Numerous studies have revealed that people suffering from chronic kidney disease (CKD) are more likely to develop depression.
Other studies show that people suffering depression are more likely to develop CKD.
So does CKD cause depression or does depression cause CKD?
That’s a question a new study published in the journal Scientific Reports attempted to answer.
The results are, in a way, quite uplifting.
The researchers decided to settle the direction of the relationship by conducting two studies that they reported in a single journal article.
They mined data from the China Health and Retirement Longitudinal Study that included 17,708 participants from 28 Chinese provinces. All the subjects were at least 45 years old.
These subjects were assessed every 2 years through interviews to obtain their medical records, health status, depressive symptoms, and demographic information.
They split these participants into two groups.
1. 7,637 people who were free of CKD at the beginning of the study, some of whom were depressed and others who were free of depression.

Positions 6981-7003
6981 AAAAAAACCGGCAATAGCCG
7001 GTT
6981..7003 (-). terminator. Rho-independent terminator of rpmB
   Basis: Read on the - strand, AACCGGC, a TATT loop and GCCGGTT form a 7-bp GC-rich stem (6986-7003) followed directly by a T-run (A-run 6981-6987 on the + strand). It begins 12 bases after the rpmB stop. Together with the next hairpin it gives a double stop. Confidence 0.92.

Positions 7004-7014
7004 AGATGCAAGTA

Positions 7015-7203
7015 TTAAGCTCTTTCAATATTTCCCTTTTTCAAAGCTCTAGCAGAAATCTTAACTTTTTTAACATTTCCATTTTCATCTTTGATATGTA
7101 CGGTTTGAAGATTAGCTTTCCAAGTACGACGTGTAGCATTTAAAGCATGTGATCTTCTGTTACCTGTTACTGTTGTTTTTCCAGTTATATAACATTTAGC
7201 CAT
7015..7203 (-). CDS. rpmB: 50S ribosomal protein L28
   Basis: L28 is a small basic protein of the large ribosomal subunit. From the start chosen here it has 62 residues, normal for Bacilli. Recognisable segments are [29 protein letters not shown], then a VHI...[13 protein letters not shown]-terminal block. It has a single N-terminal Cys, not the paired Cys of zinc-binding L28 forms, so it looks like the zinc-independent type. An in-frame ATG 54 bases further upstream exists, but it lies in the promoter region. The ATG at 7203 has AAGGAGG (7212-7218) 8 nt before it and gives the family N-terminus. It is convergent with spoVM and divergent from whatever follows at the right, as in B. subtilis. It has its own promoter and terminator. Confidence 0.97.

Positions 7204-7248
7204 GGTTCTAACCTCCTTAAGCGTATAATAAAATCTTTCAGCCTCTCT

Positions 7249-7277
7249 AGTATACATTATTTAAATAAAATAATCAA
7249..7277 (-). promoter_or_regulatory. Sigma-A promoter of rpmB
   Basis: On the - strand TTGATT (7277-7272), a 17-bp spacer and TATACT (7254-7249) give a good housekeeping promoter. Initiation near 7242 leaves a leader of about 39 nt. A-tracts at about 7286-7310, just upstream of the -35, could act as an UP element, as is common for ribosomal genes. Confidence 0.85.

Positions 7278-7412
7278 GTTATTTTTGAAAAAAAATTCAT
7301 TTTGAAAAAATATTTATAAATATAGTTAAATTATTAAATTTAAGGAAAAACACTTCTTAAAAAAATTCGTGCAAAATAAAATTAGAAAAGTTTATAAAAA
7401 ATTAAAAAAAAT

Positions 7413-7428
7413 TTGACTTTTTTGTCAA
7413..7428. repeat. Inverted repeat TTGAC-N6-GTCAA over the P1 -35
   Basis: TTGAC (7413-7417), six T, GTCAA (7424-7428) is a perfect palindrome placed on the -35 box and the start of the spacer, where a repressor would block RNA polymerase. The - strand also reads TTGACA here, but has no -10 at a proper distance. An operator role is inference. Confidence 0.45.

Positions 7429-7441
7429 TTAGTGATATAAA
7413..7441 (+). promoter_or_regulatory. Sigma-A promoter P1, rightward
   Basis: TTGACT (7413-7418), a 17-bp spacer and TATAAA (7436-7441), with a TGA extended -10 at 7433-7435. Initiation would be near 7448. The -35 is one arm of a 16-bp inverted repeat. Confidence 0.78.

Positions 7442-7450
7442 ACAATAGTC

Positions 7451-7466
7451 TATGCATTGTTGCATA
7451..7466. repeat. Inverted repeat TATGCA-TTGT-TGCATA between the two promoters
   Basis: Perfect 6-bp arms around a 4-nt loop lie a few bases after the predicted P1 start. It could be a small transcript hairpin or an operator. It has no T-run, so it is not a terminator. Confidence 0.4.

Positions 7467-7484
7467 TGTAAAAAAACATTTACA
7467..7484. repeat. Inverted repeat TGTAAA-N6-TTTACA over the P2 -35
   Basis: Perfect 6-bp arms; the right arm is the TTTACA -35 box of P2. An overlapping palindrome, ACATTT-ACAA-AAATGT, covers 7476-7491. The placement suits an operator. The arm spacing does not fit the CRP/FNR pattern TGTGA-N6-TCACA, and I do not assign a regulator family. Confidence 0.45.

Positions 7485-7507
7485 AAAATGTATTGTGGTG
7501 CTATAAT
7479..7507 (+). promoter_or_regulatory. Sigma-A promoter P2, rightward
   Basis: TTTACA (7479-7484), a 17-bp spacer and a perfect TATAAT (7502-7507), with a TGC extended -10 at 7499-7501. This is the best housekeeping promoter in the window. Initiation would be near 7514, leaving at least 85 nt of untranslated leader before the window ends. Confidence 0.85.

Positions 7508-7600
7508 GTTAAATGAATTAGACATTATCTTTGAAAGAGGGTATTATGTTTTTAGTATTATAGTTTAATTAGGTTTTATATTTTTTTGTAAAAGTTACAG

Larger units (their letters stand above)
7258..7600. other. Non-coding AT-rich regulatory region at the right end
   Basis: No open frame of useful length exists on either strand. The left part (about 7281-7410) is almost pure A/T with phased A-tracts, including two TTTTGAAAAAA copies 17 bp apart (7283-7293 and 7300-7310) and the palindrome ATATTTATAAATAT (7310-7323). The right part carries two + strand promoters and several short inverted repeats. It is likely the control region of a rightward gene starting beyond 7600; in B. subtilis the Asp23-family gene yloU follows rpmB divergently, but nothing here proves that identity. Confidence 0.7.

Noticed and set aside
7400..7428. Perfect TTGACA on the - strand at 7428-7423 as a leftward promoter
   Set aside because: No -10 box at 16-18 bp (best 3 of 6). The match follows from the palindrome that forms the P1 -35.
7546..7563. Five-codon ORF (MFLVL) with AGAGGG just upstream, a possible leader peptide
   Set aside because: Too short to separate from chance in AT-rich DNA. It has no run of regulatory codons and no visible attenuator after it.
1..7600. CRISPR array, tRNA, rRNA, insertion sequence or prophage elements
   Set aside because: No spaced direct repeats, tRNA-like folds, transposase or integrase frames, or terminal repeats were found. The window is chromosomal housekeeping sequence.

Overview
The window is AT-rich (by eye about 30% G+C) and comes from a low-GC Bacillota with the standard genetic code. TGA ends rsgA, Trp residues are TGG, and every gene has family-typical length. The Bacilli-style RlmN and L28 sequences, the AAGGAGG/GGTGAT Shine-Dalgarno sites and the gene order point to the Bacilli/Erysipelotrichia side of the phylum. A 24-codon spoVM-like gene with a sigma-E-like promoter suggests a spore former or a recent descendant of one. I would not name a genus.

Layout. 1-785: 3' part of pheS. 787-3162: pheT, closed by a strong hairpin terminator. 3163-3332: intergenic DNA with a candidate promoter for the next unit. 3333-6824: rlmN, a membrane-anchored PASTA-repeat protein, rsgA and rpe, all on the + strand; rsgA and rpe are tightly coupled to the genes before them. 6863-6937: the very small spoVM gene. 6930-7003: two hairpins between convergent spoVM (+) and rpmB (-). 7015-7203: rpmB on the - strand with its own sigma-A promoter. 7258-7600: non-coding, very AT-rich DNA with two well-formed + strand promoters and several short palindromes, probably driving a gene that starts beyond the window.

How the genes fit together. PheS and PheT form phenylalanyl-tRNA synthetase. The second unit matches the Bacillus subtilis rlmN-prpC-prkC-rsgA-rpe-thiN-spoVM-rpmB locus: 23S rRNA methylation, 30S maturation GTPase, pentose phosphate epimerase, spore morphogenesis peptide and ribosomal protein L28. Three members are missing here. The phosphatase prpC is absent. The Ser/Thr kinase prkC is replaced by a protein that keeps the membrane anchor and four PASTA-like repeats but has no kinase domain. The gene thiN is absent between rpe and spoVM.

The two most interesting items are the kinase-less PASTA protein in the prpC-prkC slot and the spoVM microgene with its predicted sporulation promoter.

2. 6,337 people who were free of depression at the beginning of the study, some of whom had CKD and others who were CKD-free.
They used the first group in the first study that investigated whether depression caused CKD, and they used the second group in the second study that investigated whether CKD caused depression.
This is what they found:
1. The participants with depression were 30% more likely than those without depression to develop CKD in subsequent years. When other health factors were excluded from influencing the result, this risk increased to 38%.
2. Those with the most depression symptoms were the most likely to develop CKD.
3. The participants with CKD were 41% more likely than those without CKD to develop depression in subsequent years. When other health factors were excluded from influencing the result, this risk increased to 48%.
4. Those with the worst kidney function were the most likely to develop depression.
Therefore, the causal relationship works both ways: depression causes CKD, and CKD causes depression.
This means that treating one of those conditions may be enough to heal both.